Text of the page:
Stroke

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A stroke occurs when the blood supply to part of the brain is suddenly slows or stops (ischemic) or when a blood vessel in the brain bursts, spilling blood into the spaces surrounding brain cells (hemorrhagic). Brain cells die when they don’t receive oxygen and nutrients from the blood or there is bleeding into or around the brain. The symptoms of a stroke include sudden numbness or weakness, sudden confusion or trouble speaking or understanding speech; sudden trouble seeing in one or both eyes; sudden trouble with walking, dizziness, or loss of coordination; or sudden severe headache.

The type of stroke you have affects your treatment and recovery.

 

The three main types of stroke are: 

Ischemic stroke.

Hemorrhagic stroke.

Transient ischemic attack (a warning or “mini-stroke”).

Learn about the health conditions and lifestyle habits that can increase your risk for stroke.

 

Ischemic Stroke

Most strokes (87%) are ischemic strokes (Ref 1). An ischemic stroke happens when blood flow through the artery that supplies oxygen-rich blood to the brain becomes blocked. Blood clots often cause the blockages that lead to ischemic strokes.

 

Hemorrhagic Stroke

A hemorrhagic stroke happens when an artery in the brain leaks blood or ruptures (breaks open). The leaked blood puts excessive pressure on brain cells, which damages them.

 

High blood pressure and aneurysms—balloon-like bulges in an artery that can stretch and burst—are examples of conditions that can cause a hemorrhagic stroke.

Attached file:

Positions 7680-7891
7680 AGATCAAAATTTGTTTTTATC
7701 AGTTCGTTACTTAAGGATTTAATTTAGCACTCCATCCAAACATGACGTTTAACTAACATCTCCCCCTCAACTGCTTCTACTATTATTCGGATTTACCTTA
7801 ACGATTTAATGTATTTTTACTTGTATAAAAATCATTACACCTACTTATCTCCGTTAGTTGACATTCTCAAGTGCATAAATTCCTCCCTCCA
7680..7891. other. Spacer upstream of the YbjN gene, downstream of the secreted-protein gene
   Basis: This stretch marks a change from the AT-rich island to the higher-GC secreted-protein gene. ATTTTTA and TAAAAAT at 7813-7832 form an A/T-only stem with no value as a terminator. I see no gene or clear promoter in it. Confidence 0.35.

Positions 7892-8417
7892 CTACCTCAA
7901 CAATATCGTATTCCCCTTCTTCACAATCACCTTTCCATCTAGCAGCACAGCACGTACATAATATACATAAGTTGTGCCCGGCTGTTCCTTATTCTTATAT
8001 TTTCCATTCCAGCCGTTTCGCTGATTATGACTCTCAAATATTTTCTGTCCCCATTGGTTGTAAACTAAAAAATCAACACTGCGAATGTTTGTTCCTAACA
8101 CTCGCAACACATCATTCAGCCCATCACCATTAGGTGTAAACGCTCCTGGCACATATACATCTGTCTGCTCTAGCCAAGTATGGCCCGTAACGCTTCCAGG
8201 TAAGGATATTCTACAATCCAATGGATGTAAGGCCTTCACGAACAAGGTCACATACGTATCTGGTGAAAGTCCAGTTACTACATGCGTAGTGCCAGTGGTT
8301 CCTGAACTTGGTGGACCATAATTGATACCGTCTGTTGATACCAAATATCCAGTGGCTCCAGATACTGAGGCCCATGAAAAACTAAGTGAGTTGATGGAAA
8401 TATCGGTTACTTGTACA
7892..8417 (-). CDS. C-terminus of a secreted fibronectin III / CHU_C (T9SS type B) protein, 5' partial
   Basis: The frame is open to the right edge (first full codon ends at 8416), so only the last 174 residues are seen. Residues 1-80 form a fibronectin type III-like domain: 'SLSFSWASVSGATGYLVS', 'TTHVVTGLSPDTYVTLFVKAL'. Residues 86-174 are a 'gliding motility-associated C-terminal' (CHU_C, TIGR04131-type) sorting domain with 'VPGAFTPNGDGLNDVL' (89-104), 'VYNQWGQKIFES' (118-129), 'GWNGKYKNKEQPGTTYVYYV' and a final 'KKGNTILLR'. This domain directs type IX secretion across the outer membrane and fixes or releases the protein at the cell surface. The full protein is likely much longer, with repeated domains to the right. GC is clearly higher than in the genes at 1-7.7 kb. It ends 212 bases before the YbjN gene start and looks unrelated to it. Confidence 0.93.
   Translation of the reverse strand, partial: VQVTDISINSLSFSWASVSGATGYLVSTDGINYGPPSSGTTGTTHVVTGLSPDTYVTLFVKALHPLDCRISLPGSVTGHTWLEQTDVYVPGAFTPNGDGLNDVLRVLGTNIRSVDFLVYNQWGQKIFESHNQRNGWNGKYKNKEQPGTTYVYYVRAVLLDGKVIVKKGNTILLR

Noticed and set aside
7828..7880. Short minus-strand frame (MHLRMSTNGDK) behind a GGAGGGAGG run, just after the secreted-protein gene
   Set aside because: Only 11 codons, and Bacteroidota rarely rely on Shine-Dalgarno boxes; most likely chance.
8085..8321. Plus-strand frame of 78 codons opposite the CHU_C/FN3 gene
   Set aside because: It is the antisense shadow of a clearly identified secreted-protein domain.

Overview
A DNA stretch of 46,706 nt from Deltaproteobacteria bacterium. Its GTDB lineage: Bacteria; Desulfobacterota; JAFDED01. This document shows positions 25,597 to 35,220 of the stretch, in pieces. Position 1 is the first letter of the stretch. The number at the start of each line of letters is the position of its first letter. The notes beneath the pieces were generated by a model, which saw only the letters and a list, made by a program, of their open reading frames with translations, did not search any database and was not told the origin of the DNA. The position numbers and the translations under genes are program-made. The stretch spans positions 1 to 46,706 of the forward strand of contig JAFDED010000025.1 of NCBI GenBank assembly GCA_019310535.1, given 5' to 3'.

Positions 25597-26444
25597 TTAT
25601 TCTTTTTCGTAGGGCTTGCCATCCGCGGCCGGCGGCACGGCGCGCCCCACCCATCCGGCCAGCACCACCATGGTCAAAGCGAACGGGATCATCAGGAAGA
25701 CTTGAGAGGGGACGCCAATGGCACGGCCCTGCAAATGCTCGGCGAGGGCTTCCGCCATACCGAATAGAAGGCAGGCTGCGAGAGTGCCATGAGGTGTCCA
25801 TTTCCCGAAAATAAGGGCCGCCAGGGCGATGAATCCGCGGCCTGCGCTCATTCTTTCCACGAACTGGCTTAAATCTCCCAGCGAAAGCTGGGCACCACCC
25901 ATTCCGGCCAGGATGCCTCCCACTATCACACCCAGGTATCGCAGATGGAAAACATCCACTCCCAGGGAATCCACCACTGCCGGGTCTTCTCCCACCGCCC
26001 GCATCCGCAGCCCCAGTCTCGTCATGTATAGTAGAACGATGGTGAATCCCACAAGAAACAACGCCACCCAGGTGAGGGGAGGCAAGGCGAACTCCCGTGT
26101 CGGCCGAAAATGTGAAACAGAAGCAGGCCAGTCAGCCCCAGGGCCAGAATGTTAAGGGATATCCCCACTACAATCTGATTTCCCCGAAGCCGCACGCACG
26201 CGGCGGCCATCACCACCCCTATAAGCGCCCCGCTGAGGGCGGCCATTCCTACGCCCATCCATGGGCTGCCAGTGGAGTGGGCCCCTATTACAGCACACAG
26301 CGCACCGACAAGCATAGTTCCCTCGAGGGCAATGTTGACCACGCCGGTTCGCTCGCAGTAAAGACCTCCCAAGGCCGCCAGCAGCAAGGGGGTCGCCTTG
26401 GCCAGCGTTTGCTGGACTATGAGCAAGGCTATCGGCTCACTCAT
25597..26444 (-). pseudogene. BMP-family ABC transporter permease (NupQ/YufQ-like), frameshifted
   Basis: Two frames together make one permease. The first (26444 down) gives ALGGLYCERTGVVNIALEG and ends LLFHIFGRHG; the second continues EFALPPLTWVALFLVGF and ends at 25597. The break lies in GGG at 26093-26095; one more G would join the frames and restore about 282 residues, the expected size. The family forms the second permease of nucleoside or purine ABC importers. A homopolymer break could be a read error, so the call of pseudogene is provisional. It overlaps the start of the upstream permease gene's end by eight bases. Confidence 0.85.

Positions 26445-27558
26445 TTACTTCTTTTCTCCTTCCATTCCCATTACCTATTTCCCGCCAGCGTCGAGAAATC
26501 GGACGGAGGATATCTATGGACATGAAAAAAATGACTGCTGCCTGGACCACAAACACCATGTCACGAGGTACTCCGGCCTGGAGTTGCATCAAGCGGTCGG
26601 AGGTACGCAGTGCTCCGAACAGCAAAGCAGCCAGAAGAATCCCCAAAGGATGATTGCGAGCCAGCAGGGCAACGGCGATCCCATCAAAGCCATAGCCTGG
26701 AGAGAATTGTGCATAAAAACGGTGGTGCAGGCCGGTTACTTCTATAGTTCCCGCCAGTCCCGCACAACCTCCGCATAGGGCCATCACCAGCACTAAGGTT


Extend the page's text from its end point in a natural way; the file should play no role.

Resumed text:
Transient Ischemic Attack (TIA)

A transient ischemic attack (TIA) is sometimes called a “mini-stroke.” It is different from the other types of stroke because blood flow to the brain is blocked for a short time—usually no more than 5 minutes (Ref 2). At the onset, symptoms are from a TIA or from a major type of stroke are indistinguishable. There is no way to know which type of event it is. Blood clots often cause TIAs. More than a third of those people who have a TIA and don’t get treatment have a major stroke within 1 year. Further, 10% to 15% of people will have a major stroke within 3 months of a TIA (Ref 2). Additional information on stroke can be found from the NIDDS (https://www.ninds.nih.gov/health-information/disorders/stroke), CDC (https://www.cdc.gov/stroke/index.htm).

References

  1. Virani SS, Alonso A, Aparicio HJ, Benjamin EJ, Bittencourt MS, Callaway CW, et al. Heart disease and stroke statistics—2021 update: a report from the American Heart Association. Circulation. 2021;143:e254–743.

  2. American Heart Association/American Stroke Association. TIA (Transient Ischemic Attack). Accessed October 6, 2016.

  3. National Institute of Neurological Disorders and Stroke. (2009). Stroke: challenges, progress, and promise. Bethesda, MD: National Institutes of Health.

  4. American Heart Association (AHA), Heart Disease and Stroke Statistics – 2010 Update. http://circ.ahajournals.org/content/121/7/e46#sec-23.

  5. Lambert M. Practice Guidelines: AHA/ASA guidelines on prevention of recurrent stroke. Am Fam Physician 2011;83(8):993–1001.